China Vows to Increase Wages and Improve Employment

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Op/Ed Commentary: Vivian Ni

Feb. 10 – In its latest 12th Five-Year Plan on Employment Improvement (“Plan”), China says it will continue working on increasing wage levels and controlling unemployment rates. Under these new targets, enterprises operating in China may face the challenge of increasing operational costs.

Minimum wage and social welfare
According to the new Plan, the average annual growth rate of China’s minimum wage levels will be over 13 percent between 2011 and 2015. The minimum wage standards in most areas will not be lower than 40 percent of the local average wage level.

For a long time now, China has garnered a global reputation as a country boasting cheap, plentiful labor and low overheads. In recent years, however, this perception is beginning to lose its veracity as employment costs continue to rise at a rapid pace year-in and year-out. Between 2005 and 2010, the minimum wage standards in the country increased by an average of 12.5 percent every year and now currently range from RMB1,500 in the southern trade base of Shenzhen to RMB870 in the southwestern municipality of Chongqing.

In addition to pledging higher wages, the Plan also stresses the complete coverage of social insurance. China enacted the new “Social Insurance Law” in July last year, which for the first time included foreign employees into its national social welfare program. Local governments are now taking measures to gradually enforce employers to make mandatory social insurance payments for their foreign employees.

Furthermore, the protection of labor rights is set to be strengthened, which will likely force employers to offer greater benefits to their workers. Labor contract signing rates will reach 90 percent between 2011 and 2015, compared to the rate of 65 percent between 2005 and 2010. Also, regulations on working hours, annual leave and sick leave, national holidays, and protection of female employees will be further toughened. For instance, China is considering a plan to extend the existing 90-day maternity leave to 14 weeks, and offer female workers better work conditions.

Improvement in the job market
In general, the Plan admits that there is a labor supply surplus in the job market, but makes no mention of the waves of labor shortages many manufacturing companies in coastal areas have suffered in recent years.

The government aims to control the unemployment rate to under 5 percent between 2011 and 2015. The jobless rate between 2005 and 2010 was 4.1 percent.

However, the reliability of the official jobless statistics is somewhat controversial. In March 2010, when attending the State Council-hosted China Development Forum, Chinese Premier Wen Jiabao said the unemployed population in China had achieved 200 million. The figure cited by Wen represented over 10 percent of the total Chinese population.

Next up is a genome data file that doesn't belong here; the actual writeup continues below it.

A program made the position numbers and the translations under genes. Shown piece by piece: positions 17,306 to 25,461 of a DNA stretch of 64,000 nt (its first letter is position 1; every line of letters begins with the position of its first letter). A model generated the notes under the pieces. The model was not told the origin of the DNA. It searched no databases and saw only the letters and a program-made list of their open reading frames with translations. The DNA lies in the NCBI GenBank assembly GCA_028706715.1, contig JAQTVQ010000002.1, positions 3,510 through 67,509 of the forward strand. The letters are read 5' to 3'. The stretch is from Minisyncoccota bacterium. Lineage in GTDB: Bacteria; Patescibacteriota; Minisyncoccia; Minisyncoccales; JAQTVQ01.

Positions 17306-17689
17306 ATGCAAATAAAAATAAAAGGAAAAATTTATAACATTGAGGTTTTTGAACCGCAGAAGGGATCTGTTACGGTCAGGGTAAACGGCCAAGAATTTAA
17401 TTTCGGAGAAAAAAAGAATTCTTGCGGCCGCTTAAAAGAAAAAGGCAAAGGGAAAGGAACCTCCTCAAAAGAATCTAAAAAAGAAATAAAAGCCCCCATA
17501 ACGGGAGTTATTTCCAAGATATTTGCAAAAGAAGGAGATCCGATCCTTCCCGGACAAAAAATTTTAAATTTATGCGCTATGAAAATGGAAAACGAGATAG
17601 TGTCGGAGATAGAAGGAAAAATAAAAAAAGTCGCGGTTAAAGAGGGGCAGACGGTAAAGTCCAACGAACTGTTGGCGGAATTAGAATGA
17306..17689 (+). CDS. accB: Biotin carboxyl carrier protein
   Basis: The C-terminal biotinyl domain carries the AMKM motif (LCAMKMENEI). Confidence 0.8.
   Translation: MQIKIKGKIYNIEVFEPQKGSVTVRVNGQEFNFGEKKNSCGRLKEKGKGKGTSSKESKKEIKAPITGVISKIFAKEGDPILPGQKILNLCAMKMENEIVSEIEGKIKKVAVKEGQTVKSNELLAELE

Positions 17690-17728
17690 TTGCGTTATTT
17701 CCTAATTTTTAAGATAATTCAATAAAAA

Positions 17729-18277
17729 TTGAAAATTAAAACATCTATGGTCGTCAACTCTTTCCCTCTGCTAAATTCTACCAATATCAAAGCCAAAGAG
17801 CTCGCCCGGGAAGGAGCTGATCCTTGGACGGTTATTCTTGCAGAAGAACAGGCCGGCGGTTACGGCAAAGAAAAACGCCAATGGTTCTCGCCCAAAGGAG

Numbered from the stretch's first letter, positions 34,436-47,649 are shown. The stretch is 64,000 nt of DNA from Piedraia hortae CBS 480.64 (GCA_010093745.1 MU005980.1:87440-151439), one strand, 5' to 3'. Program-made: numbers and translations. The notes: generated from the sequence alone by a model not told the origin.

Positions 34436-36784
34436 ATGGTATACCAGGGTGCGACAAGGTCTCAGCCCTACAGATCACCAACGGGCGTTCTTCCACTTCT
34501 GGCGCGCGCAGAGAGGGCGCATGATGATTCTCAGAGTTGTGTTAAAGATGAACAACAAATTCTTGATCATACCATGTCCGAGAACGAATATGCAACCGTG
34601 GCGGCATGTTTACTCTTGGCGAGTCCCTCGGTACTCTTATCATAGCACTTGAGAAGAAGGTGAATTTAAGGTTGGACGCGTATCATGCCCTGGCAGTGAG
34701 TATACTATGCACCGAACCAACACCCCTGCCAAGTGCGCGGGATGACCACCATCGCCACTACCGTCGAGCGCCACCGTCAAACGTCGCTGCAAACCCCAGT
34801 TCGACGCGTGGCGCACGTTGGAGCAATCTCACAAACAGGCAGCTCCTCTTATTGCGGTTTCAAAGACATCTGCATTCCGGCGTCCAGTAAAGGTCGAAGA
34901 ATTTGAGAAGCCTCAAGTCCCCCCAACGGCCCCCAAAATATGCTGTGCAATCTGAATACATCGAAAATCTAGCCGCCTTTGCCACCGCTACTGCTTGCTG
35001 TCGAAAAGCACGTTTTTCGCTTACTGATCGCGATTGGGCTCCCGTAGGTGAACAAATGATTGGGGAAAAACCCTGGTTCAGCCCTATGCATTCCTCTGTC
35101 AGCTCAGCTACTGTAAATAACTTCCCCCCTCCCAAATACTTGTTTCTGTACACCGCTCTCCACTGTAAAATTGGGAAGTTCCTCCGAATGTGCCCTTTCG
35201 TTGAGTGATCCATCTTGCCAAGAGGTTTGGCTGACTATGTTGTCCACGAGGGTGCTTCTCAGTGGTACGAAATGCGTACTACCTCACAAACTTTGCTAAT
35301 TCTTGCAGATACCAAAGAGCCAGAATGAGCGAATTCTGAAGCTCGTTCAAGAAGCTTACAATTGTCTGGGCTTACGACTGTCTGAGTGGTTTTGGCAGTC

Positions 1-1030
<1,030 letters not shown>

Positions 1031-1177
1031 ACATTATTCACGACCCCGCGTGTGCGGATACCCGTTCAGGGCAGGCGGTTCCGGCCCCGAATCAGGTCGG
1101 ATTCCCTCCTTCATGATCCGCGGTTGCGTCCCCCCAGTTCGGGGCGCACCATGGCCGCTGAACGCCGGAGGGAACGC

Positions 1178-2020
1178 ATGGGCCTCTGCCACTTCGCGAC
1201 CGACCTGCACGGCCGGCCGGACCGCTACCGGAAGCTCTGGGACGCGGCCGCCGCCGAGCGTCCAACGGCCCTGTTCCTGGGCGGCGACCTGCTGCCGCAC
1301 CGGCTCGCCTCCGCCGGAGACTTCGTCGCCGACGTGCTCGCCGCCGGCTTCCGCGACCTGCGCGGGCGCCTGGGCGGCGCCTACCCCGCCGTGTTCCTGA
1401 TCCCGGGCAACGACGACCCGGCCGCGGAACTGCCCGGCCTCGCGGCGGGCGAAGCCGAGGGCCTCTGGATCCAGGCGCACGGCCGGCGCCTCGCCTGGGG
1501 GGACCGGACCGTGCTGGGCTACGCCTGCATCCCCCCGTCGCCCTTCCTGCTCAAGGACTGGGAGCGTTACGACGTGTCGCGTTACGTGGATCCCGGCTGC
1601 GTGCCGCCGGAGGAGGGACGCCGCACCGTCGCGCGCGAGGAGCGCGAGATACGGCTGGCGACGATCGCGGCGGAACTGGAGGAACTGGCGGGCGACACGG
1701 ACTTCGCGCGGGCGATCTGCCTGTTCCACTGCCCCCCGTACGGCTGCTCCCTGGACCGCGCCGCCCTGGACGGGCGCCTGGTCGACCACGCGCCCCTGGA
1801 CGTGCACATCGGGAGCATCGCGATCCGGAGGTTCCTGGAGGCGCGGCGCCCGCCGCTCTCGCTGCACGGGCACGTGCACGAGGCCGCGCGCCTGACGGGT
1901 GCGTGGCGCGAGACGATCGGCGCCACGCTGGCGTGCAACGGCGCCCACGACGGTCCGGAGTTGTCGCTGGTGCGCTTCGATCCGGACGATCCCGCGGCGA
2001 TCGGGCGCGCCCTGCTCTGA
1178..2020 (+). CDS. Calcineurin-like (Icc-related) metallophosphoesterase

Opinion: A glance at companies’ increasing burdens
Companies in China are under the pressure of both increasing labor costs and growing tax burdens.

The minimum wage level is often used as an example of China’s shrinking cost advantage. However, for a rapidly-developing country like China, increases in labor compensation are almost inevitable.

While the Plan says there is a significant surplus of labor force in both urban and rural areas, many manufacturing plants – especially those in China’s eastern and southern coastal areas – have been complaining about labor shortages for years. What this means is that many migrant workers prefer to settle somewhere else rather than receive a salary in metropolitan areas that would not be enough to survive on.

If companies don’t have enough workers working for them to satisfy their orders, profits will shrink anyway. There have also been examples of labor unrest in South China where workers went on strikes due to low salaries, bringing considerable losses to their employers. Therefore, although China’s minimum wage policy does seem to be imposing higher burdens on businesses, an offer of financial incentives to employees is often a price companies cannot avoid paying.

What should Chinese policymakers do to not scare away investors with high operational costs while at the same time maintaining social stability? Lou Zhongping, president of Zhejiang-based straw manufacturing company Soton, believes it is time for the government to reduce tax burdens on private companies.

Lou, the founder of a typical Chinese labor-intensive manufacturing company, said he has contributed one-third of the company’s profits to a 12 percent employee salary increase this year, which he believes is critical for the company’s development.

The tax burdens imposed by the government – on the other hand – have grown much faster than both employee salaries and the profits of small and medium-sized enterprises, Lou said in his micro-blog.

China’s total tax burden ranked second on the 2009 Tax Misery Report by Forbes. The high tax contributions made by companies have significantly eaten away at profits, but has not necessarily brought back the quality public services they need. It is essential now that China considers a change in its taxation policy that would allow businesses to get into a more robust development mode that would finally benefit both the economy and the job market.

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